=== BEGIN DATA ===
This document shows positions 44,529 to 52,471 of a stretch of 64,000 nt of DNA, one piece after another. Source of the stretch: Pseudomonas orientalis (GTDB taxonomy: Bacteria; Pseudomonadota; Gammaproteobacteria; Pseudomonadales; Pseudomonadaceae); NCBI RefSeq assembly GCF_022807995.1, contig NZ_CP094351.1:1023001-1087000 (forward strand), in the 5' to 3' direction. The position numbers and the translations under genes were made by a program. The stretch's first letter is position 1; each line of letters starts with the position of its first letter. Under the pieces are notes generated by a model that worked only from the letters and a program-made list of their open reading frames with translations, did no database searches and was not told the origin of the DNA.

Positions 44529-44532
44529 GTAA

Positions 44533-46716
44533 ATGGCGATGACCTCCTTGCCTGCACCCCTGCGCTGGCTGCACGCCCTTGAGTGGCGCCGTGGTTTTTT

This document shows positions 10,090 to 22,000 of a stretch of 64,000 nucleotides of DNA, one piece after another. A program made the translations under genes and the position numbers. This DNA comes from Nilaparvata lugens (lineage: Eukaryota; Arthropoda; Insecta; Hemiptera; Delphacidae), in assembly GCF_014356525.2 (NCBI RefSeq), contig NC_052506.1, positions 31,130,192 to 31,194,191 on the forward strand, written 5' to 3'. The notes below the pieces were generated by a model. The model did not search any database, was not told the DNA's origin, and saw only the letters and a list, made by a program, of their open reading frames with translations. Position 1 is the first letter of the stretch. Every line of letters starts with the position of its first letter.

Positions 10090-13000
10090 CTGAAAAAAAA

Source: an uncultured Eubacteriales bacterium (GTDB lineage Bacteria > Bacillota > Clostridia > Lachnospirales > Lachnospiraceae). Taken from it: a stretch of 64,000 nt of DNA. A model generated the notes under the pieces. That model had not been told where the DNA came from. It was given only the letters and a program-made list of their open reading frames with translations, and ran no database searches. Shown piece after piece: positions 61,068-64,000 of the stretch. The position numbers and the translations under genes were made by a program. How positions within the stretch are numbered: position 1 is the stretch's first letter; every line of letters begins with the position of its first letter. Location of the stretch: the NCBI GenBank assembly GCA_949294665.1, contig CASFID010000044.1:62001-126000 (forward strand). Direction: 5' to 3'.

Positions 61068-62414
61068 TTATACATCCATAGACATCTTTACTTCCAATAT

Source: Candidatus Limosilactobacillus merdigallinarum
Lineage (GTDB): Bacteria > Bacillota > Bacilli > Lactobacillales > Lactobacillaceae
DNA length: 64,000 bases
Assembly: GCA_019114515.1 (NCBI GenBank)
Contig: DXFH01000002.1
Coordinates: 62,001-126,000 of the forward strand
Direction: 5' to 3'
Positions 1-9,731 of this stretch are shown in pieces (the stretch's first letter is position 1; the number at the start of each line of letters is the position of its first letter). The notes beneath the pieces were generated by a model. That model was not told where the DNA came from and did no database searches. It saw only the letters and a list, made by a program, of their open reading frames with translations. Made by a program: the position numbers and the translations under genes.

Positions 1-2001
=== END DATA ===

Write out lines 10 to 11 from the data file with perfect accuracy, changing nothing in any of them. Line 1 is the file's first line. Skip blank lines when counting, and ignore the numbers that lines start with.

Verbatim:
Positions 61068-62414
61068 TTATACATCCATAGACATCTTTACTTCCAATAT